Suraj Venkat Pochampally is a doctoral student and graduate research assistant in the Department of Mechanical Engineering at the University of Nevada, Las Vegas. In March 2019, Pochampally joined the U.S. Department of Energy Office of Environmental Management (EM) Minority Serving Institutions Partnership Program (MSIPP), where he worked on technologies to detect and inspect nuclear environments, as well as another project on water remediation. In this Q&A with EM Update, Pochampally reflects on how the EM MSIPP has shaped his career goals to work on solutions to wastewater and groundwater contamination problems.

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How did you learn about the EM MSIPP?

I first started working on the EM MSIPP project in March 2019, when my advisor, Dr. Jaeyun Moon, asked me to work on a collaboration project with another materials lab supervised by Dr. Kwang Kim. I was excited when I read the description of the project that focused on fabricating a flexible robotic platform for detection and inspection in nuclear environments. Working on that project, I gained knowledge about nuclear environments and the wide range of problems associated with them.

In January 2020, I started working on another EM MSIPP project: a water remediation project supervised by Dr. Moon and Dr. Erica Marti titled “Green and Cost-effective Remediation of Organic Contaminants in Subsurface Environments; Production and Modification of Biochar from Local Feedstocks, Pilot-scale testing with Enhanced and Massively-produced biochar.” This project dealt with the treatment of trichloroethylene (TCE) and tetrachloroethylene (PCE) from groundwater in collaboration with the Savannah River National Laboratory. Soon, I was the lead Ph.D. student for this project, working with a diverse group of students, and that gave me a lot of exposure to develop myself into a skilled researcher.

How is EM MSIPP helping you work on your career goals?

Working in the EM MSIPP has done wonders for my professional and academic life. By working on this project, I have had the opportunity to interact and mentor various researchers and students, improve my research and engineering skills, attend various conferences to learn about groundbreaking research that is being conducted by various skilled researchers around the world and network with several academic and industry professionals.

By working on the EM MSIPP-funded project on organic contaminant remediation, I have gained a lot of knowledge and experience on carbon adsorbents and water treatment, and I would like to use this knowledge to work on the wastewater and groundwater contamination problems in the environment after I finish my Ph.D. By working on this project, I have also had the opportunity to work on authoring two manuscripts that I plan to publish in high-impact factor journals. I am working on the final review for the first manuscript and I am on track to submit it to a journal this month. My colleagues and I are almost finished with the second manuscript and should publish it by the end of this year.

Suraj Venkat Pochampally, a doctoral student and graduate research assistant in the Department of Mechanical Engineering at the University of Nevada, Las Vegas.
Suraj Venkat Pochampally, a doctoral student and graduate research assistant in the Department of Mechanical Engineering at the University of Nevada, Las Vegas.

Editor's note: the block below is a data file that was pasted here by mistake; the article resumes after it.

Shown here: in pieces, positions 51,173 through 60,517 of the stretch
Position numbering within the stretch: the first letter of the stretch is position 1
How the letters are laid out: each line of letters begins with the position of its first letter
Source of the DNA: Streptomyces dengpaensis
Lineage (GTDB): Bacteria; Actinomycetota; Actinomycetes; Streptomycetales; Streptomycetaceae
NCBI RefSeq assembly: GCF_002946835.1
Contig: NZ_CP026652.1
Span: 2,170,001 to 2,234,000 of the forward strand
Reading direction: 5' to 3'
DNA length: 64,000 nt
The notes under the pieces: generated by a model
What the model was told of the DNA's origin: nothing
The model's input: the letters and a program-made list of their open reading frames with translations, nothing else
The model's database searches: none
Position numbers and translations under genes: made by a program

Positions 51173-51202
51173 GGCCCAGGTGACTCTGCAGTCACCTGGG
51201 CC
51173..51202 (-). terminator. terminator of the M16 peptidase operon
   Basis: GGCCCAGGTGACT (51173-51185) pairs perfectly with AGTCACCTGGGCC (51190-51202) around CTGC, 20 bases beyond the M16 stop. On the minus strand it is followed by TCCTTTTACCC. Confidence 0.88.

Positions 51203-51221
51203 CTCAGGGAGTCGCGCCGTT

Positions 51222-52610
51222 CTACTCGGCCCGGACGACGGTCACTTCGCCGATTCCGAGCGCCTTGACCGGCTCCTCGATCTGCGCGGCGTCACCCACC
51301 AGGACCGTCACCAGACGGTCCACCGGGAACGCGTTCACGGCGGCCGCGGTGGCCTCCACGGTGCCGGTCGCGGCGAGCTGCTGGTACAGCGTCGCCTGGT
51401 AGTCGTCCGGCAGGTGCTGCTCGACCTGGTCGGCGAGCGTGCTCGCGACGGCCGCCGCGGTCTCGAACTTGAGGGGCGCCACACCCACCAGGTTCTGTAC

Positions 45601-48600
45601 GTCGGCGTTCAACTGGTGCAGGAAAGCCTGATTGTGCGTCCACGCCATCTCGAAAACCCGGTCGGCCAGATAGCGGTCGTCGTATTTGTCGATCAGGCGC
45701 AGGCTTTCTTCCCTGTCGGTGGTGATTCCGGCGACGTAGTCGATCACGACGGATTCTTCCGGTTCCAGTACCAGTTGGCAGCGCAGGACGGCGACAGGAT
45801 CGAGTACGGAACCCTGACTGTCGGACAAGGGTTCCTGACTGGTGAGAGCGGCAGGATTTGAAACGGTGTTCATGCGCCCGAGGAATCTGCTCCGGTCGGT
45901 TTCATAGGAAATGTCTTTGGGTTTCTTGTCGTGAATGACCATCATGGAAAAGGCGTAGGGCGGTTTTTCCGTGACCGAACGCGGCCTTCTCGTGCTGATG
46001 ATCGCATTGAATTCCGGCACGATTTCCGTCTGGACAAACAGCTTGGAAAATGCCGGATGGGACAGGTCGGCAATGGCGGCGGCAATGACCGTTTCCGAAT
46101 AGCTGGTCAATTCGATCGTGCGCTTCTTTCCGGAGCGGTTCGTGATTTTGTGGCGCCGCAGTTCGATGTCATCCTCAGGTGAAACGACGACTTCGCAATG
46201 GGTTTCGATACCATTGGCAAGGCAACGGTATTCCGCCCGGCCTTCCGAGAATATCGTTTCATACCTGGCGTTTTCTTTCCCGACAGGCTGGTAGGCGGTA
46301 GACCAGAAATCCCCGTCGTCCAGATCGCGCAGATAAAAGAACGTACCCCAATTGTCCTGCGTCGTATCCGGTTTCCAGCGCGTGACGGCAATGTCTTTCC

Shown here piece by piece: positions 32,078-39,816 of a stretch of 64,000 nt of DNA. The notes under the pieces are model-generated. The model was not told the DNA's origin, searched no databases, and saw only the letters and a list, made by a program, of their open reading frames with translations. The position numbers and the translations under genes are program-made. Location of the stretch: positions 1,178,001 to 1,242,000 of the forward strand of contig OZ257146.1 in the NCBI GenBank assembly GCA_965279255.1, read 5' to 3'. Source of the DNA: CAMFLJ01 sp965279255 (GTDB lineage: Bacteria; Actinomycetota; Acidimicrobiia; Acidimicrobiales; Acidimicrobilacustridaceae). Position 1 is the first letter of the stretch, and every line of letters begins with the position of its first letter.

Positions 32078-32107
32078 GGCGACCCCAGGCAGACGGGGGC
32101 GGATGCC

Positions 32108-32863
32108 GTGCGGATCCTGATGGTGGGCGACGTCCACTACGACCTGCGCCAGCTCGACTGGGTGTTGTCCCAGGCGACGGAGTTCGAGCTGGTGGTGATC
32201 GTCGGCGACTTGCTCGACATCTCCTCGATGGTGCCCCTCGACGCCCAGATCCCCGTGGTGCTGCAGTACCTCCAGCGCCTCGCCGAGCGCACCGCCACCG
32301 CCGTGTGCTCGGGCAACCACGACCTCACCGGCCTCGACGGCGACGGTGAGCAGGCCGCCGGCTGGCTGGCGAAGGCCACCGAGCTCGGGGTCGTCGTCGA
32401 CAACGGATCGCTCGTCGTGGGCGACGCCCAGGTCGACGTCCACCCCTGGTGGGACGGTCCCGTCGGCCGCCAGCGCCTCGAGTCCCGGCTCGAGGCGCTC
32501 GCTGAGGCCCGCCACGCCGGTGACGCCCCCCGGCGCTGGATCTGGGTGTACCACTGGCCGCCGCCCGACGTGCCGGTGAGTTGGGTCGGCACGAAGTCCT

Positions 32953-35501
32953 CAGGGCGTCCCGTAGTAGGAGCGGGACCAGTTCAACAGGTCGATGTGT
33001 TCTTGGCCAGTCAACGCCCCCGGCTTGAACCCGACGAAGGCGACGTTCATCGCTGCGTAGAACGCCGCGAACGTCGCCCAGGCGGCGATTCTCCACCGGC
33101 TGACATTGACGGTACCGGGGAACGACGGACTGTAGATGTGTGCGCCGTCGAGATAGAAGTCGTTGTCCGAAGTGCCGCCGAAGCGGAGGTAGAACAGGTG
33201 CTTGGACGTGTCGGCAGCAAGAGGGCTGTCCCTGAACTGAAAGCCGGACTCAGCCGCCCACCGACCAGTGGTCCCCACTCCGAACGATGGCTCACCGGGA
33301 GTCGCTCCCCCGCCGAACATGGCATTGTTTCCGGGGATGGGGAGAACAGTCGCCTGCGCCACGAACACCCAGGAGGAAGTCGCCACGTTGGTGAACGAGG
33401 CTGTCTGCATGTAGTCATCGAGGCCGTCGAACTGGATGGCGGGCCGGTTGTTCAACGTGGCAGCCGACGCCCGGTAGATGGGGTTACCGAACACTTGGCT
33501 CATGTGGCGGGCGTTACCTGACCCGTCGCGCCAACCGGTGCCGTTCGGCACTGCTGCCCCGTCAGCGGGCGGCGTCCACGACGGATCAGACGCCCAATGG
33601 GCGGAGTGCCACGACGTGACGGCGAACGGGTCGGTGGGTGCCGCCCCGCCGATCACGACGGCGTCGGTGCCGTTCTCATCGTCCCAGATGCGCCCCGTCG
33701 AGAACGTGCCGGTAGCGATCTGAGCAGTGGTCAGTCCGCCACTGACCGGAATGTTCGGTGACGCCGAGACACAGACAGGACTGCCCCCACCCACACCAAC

What do you enjoy most about EM MSIPP?

I loved working with a diverse group of students as part of the research group. I have had the opportunity to mentor 10 students over the three years that I have been a part of the EM MSIPP research project. That experience has not only improved my mentorship abilities but also improved my ability to understand students and their problems. I also loved being a part of the EM MSIPP first annual Competitive Research Award Workshop held in Augusta, Georgia in August 2022, and had the opportunity to meet the people who made this program possible.

What goals have you set for yourself after graduation? What do you hope to do?

I plan to graduate with my Ph.D. in mechanical engineering soon and I would like to continue being associated with DOE and its programs. That would only be possible if I work as a post-doctoral scholar at one of the national labs. There are many DOE research labs in the U.S., like Pacific Northwest National Laboratory and Savannah River National Laboratory, that are equipped to conduct groundbreaking research in material sciences, and I would absolutely love to work in one of those labs as a postdoctoral scholar.

I am putting all my efforts into becoming a skilled researcher and I believe that I have a suitable educational background, gained from my research experience working in the EM MSIPP for the past three years, to accomplish my goals. I hope that the connections I made in the past three years while working on the EM MSIPP project will help me greatly in achieving this.

Anything you’d like to add about EM MSIPP? Final thoughts?

I would like to thank everyone related to the EM MSIPP that made it possible, and I hope to be a part of the program even after I graduate. I would like to add that it would be an even greater help if EM MSIPP could start offering internship or fellowship opportunities to international graduate students in the program, where the students can visit and work in one of the national labs and learn about the research going on there and the work culture. This will make it easier for them to continue in the EM MSIPP project even after they graduate, in the form of post-doctorates and full-time jobs.